|يارغول قەدىمقى شەهىرى
|Yarghul (Jiaohe) Ruins|
يارغول قەدىمقى شەهىرى
The Jiaohe Ruins is a Chinese archaeological site found in the Yarnaz Valley, 10 km west of the city of Turpan in Xinjiang Uyghur Autonomous Region. It is a natural fortress located atop a steep cliff on a leaf-shaped plateau between two deep river valleys. Both the Nara National Cultural Properties Research Institute and the Xinjiang Cultural Relics Bureau have been cooperating in a joint venture to preserve the ruins of the site since 1992.
The Hou Hanshu says:
- "The king of Nearer Jushi [Turfan]1 lives in the town of Jiaohe [Yarkhoto, 20 li west of Turfan]. A river divides into two and surrounds the town, which is why it is called Jiaohe ['River Junction']."
- Jiaohe, ancient capital of Turfan [Han].
- Jushi Qianwangting (Anterior Royal Court of Jushi) [Later Han]
- Gaochang Jun [Jin]
- Xi Zhou [Tang]
- Yarkhoto [modern name].
Among the earliest settlers of this area are the Indo-European speaking Tocharians, who had populated the Tarim and Turfan basins no later than 1800 BC. From the years 108 BC to 450 AD the city of Jiaohe was the capital of the Anterior Jushi kingdom (simplified Chinese: 车师; traditional Chinese: 車師), concurrent with the Han Dynasty, Jin Dynasty, and Southern and Northern Dynasties in China.
It was an important site along the Silk Road trade route leading west, and was adjacent to the Korla and Karasahr kingdoms to the west. From 450 AD until 640 AD it became Jiao prefecture in the Tang Dynasty, and in 640 AD it was made the seat of the new Jiaohe County. From 640 AD until 658 AD it was also the seat of the Protector General of the Western Regions, the highest level military post of a Chinese military commander posted in the west. Since the beginning of the 9th century it had become Jiaohe prefecture of the Uyghur Khaganate, until their kingdom was conquered by the Kyrgyz soon after in the year 840.
The city was built on a large islet (1650 m in length, 300 m wide at its widest point) in the middle of a river which formed natural defenses, which would explain why the city lacked any sort of walls. Instead, steep cliffs more than 30 metres high on all sides of the river acted as natural walls. The layout of the city had eastern and western residential districts, while the northern district was reserved for Buddhist sites of temples and stupas. Along with this there are notable graveyards and the ruins of a large government office in the southern part of the eastern district. It had a population of 7,000 according to Tang dynasty records.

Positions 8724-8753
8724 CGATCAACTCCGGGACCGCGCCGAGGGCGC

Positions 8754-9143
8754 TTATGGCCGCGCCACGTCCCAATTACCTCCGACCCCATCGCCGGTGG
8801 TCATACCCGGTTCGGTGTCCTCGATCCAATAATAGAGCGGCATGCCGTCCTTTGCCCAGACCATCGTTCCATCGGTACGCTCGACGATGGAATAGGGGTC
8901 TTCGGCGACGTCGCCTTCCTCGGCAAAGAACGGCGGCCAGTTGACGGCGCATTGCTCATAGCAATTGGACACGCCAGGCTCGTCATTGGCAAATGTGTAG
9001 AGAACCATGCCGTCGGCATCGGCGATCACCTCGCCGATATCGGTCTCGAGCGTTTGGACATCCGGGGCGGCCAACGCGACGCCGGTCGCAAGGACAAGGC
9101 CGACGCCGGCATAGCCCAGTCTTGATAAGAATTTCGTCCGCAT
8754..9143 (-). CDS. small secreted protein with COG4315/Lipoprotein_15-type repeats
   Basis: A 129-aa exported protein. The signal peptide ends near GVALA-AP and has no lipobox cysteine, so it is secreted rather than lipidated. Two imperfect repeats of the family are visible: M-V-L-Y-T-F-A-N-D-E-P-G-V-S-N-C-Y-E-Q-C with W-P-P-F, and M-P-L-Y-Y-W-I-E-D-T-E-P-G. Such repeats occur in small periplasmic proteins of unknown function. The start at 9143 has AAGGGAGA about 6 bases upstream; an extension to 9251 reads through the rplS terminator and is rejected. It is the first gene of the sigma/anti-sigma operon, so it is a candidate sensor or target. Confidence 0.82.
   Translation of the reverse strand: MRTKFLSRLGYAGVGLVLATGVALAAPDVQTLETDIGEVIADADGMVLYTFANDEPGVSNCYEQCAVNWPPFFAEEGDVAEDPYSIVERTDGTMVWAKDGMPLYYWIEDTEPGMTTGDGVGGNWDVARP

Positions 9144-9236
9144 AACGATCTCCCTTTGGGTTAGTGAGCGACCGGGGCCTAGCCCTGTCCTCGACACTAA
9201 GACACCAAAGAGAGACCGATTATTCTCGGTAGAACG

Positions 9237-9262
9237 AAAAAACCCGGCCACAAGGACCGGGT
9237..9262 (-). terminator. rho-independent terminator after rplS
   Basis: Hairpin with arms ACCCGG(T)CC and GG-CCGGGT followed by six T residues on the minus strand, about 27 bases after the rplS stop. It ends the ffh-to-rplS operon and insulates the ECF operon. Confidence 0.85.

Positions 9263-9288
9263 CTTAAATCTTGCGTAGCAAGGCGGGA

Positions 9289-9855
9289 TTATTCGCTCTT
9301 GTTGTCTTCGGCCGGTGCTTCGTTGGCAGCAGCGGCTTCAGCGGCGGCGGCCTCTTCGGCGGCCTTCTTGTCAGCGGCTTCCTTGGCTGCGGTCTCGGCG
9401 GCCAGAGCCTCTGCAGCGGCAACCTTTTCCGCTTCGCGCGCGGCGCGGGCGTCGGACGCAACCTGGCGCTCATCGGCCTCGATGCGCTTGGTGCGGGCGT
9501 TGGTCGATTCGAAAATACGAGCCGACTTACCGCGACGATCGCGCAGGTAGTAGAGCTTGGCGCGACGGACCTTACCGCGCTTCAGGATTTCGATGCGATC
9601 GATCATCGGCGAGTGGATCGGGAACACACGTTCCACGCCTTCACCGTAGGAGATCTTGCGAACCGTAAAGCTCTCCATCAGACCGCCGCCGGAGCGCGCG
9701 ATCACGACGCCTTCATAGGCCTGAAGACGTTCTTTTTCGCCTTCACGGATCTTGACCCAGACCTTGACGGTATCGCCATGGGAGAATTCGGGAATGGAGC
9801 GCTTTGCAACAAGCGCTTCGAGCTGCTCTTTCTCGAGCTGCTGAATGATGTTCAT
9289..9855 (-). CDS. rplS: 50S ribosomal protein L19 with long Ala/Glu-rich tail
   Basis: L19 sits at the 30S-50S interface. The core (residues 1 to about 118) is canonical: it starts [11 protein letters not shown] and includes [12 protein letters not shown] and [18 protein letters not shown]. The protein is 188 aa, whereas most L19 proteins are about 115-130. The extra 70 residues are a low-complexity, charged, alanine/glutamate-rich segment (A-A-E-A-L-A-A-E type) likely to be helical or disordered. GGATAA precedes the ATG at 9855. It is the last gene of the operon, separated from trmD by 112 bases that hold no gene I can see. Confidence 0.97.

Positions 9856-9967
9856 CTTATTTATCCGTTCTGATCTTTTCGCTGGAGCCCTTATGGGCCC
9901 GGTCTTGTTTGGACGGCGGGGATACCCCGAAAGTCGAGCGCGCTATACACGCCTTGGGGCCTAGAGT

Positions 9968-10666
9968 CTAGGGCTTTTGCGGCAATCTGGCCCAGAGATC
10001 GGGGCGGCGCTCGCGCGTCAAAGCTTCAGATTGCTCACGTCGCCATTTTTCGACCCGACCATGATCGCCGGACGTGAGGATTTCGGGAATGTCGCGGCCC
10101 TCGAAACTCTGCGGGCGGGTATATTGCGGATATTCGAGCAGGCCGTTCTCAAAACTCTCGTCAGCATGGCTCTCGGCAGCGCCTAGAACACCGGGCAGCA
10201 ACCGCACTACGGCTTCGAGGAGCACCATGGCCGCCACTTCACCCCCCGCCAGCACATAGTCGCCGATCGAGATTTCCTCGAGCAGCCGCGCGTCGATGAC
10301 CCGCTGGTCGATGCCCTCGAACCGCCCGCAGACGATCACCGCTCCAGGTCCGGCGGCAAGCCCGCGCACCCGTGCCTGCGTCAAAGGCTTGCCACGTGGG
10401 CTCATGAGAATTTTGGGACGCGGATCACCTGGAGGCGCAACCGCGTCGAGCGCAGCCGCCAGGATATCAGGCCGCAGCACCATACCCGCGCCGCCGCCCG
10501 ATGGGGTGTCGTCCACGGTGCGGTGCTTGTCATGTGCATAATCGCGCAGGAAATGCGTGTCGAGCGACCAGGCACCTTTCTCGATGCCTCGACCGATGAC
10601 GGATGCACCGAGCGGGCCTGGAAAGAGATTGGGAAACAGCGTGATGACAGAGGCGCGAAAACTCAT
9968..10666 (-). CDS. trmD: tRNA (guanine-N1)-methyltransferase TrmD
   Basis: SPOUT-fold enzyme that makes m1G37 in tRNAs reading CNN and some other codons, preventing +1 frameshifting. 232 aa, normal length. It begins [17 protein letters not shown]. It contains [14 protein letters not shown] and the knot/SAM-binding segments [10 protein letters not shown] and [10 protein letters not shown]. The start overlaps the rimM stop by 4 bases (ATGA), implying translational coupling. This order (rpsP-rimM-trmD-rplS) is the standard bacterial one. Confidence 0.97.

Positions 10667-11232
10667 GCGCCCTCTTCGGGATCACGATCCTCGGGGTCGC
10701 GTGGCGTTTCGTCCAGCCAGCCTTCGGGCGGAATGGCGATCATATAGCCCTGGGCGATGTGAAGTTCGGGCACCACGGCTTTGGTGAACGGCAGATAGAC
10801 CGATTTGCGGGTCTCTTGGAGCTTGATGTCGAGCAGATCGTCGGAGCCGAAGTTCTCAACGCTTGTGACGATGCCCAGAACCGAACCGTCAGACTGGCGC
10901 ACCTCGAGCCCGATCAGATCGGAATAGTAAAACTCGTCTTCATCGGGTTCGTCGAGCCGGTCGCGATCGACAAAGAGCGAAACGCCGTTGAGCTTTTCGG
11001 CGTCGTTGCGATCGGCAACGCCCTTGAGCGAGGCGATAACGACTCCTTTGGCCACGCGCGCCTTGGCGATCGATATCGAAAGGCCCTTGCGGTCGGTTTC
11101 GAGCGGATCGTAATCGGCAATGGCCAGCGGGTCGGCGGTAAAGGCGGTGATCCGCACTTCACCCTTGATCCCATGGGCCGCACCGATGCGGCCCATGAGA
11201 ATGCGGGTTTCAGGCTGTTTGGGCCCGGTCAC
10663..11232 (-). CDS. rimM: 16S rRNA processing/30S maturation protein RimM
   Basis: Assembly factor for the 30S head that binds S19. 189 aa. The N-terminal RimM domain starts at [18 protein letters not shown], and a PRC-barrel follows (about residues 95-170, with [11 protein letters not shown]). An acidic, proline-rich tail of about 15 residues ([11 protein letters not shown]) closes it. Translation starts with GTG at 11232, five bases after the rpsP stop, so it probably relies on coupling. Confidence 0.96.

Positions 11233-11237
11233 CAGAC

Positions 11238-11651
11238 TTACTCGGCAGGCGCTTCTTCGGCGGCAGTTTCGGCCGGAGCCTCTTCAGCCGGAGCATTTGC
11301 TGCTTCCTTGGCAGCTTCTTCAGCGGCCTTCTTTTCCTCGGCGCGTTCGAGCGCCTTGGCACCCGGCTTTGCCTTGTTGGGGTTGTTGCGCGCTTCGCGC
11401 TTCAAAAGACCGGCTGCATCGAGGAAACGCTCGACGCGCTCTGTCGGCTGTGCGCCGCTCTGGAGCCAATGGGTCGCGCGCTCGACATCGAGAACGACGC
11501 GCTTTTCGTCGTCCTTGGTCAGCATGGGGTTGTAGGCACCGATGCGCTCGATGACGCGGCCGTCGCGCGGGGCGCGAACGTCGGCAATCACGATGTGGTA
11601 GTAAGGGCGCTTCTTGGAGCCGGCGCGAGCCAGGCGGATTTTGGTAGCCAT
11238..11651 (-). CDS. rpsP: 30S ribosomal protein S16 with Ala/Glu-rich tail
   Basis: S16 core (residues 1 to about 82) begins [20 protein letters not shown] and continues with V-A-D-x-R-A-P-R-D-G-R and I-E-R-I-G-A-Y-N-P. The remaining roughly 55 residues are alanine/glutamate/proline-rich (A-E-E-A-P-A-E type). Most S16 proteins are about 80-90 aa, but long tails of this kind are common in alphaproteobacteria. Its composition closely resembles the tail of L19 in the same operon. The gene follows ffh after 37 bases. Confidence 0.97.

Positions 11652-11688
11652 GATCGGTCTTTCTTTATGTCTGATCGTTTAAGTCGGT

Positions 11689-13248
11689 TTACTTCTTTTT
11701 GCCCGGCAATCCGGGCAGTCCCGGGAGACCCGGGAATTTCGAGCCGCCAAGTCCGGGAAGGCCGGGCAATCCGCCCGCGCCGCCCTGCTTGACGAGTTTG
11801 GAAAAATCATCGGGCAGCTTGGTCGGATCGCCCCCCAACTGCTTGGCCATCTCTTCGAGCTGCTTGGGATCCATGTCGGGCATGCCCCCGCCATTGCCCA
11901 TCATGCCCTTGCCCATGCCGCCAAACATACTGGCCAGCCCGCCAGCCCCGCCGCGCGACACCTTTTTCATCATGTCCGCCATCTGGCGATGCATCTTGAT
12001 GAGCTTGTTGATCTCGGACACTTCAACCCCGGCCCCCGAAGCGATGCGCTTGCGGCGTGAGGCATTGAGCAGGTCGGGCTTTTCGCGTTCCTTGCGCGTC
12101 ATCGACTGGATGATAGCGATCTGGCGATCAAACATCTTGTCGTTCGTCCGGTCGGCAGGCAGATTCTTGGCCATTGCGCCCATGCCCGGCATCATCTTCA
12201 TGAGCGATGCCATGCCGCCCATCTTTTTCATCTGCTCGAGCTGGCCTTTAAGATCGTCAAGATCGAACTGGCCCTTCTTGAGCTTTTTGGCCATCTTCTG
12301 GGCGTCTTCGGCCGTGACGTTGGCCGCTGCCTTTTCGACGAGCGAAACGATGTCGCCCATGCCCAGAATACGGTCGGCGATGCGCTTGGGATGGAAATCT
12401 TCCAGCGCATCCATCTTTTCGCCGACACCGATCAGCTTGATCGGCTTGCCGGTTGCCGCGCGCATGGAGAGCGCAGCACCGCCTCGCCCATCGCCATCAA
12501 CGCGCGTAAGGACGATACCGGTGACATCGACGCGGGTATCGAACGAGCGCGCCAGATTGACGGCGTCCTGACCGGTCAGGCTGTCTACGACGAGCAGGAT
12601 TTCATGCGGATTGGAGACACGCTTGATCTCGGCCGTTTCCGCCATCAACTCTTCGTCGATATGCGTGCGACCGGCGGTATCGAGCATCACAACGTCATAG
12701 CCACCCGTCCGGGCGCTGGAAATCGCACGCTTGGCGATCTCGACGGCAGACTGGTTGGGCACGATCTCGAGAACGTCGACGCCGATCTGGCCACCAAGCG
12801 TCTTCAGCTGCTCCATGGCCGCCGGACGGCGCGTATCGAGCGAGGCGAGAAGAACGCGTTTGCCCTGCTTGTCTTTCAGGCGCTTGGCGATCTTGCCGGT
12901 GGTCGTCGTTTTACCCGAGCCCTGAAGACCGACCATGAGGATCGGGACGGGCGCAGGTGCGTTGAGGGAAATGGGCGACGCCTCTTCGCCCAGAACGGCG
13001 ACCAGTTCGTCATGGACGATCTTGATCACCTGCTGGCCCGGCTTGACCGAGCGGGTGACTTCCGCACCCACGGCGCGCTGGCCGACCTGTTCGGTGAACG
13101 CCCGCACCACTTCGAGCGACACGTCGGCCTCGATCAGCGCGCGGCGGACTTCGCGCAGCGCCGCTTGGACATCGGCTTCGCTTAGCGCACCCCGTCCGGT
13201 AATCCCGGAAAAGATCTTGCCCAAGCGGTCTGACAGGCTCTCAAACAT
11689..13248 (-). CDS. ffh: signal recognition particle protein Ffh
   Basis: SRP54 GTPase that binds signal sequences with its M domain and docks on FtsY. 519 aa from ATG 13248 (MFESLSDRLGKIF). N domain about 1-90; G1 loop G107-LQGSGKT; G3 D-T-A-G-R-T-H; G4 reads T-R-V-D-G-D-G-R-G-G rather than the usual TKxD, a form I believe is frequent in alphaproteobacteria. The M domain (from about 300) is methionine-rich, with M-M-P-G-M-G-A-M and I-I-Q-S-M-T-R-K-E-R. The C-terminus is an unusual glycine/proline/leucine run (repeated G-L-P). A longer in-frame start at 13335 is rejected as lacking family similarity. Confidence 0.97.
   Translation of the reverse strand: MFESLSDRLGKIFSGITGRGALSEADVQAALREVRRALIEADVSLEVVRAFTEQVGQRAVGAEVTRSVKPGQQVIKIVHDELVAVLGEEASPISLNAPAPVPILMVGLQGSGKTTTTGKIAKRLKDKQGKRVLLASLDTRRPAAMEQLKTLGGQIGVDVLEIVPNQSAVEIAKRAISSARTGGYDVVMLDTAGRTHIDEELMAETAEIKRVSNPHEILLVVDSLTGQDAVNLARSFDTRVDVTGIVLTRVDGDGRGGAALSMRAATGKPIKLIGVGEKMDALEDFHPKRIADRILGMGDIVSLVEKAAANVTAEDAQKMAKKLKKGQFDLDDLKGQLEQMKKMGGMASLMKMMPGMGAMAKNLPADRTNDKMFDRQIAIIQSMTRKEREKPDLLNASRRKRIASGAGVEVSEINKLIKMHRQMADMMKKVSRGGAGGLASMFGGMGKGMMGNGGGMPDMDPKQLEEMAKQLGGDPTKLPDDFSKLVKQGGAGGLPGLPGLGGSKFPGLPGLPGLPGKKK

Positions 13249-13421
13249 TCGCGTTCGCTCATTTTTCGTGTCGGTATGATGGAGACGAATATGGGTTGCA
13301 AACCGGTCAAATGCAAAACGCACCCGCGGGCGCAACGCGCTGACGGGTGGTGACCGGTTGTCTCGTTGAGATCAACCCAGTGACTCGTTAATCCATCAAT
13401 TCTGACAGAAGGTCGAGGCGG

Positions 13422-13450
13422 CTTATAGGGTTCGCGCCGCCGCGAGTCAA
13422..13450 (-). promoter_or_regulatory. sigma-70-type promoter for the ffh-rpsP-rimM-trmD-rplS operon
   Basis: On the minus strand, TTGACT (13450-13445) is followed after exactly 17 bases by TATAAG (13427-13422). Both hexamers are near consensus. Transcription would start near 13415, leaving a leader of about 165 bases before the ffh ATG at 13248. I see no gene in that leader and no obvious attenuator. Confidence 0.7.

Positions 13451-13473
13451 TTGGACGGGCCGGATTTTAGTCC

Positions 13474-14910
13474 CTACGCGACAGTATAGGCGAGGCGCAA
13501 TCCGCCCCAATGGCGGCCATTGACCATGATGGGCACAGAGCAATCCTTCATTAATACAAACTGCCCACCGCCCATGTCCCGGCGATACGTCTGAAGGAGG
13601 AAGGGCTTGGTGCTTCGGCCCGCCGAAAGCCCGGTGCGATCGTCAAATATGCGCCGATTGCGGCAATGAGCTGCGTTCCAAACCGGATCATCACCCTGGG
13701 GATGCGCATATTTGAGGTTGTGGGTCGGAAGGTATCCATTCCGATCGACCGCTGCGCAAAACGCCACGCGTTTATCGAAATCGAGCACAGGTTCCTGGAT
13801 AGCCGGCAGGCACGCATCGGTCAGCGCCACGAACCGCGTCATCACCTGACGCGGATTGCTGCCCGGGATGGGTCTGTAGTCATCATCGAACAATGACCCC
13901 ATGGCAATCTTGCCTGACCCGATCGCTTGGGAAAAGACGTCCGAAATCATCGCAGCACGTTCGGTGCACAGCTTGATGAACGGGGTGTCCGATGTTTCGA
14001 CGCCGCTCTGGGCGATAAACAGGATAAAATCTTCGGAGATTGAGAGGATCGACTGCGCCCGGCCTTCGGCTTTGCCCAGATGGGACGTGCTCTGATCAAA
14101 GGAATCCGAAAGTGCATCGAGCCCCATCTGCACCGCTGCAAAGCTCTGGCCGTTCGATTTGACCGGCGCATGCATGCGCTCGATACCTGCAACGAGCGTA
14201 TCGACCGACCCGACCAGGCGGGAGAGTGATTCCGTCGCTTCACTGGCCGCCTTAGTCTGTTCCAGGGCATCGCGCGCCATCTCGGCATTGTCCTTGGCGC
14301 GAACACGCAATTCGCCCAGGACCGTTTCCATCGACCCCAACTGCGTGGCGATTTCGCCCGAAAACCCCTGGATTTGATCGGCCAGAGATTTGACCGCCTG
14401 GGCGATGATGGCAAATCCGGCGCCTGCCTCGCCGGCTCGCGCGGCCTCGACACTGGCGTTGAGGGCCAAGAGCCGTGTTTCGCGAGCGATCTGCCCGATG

The ruins were visited by the archaeologist and explorer Aurel Stein, who described "a maze of ruined dwellings and shrines carved out for the most part from the loess soil", but complained that a combination of local farmers' use of the soil and government interference in his activities prevented examination. The site was partially excavated in the 1950s and has been protected by the PRC government since 1961. There are now attempts to protect this site and other Silk Route city ruins. The Silk Route is applying for listing as a UNESCO World Heritage Site.
The ruins of Jiaohe are mentioned in the mystery novel Mrs. Pollifax on the China Station, by Dorothy Gilman.
- Bonavia (2002), p.236.
- Hill (2009), p. 48.
- Giles (1930-1932), p. 846.
- Stein, Aurel (1928). Innermost Asia: Detailed Report of Explorations in Central Asia, Kan-su and Eastern Iran, Carried Out and Described under the Orders of H.M. Indian Government. Oxford: Clarendon Press. p. 713.Text available here On 'yar' یار (ravine), see G. Raquette (1927),English-Turki Dictionary: Based on the Dialects of Kashgar and Yarkand, Lunds Universitet Årsskrift. N.F. Avd. 1. Bd. 23. Nr. 4, Lund: C. W. K. Gleerup, p.95. On khot[o]/ XOT, 'group of tents, town, etc.', see Charles Bawden (1997), Mongolian-English Dictionary, London: Kegan Paul, p.452.
- Aurel Stein, On Ancient Central-Asian Tracks: Brief Narrative of Three Expeditions in Innermost Asia and North-western China (London: Macmillan and Co, 1933), p. 270.
- Bonavia (2002), p. 236.
- "Silk Road Aims at Site in UNESCO World Heritage List". china.org.cn. Retrieved 2007-09-18.
- "Protection Scheme for Relics on Silk Road Launched in Xinjiang". china.org.cn. Retrieved 2007-09-18.
- Bonavia, Judy (2002). The Silk Road: Xi'an to Kashgar. Revised by Christoph Baumer. Odyssey Guides, Air Photo International, Hong Kong. Reprint 2004. ISBN 962-217-741-7.
- Giles, Lionel (1930–1932). "A Chinese Geographical Text of the Ninth Century." BSOS VI, pp. 825–846.
- Hill, John E. (2009) Through the Jade Gate to Rome: A Study of the Silk Routes during the Later Han Dynasty, 1st to 2nd Centuries CE. BookSurge, Charleston, South Carolina. ISBN 978-1-4392-2134-1.
- Stein, Aurel (1933), On Ancient Central-Asian Tracks: Brief Narrative of Three Expeditions in Innermost Asia and North-western China. London: Macmillan and Co.
- Stein, Aurel (1928). Innermost Asia: Detailed Report of Explorations in Central Asia, Kan-su and Eastern Iran, Carried Out and Described under the Orders of H.M. Indian Government. Oxford: Clarendon Press. Full and searchable text available here
- Along the ancient silk routes: Central Asian art from the West Berlin State Museums, an exhibition catalog from The Metropolitan Museum of Art (fully available online as PDF), which contains material from Jiaohe Ruins
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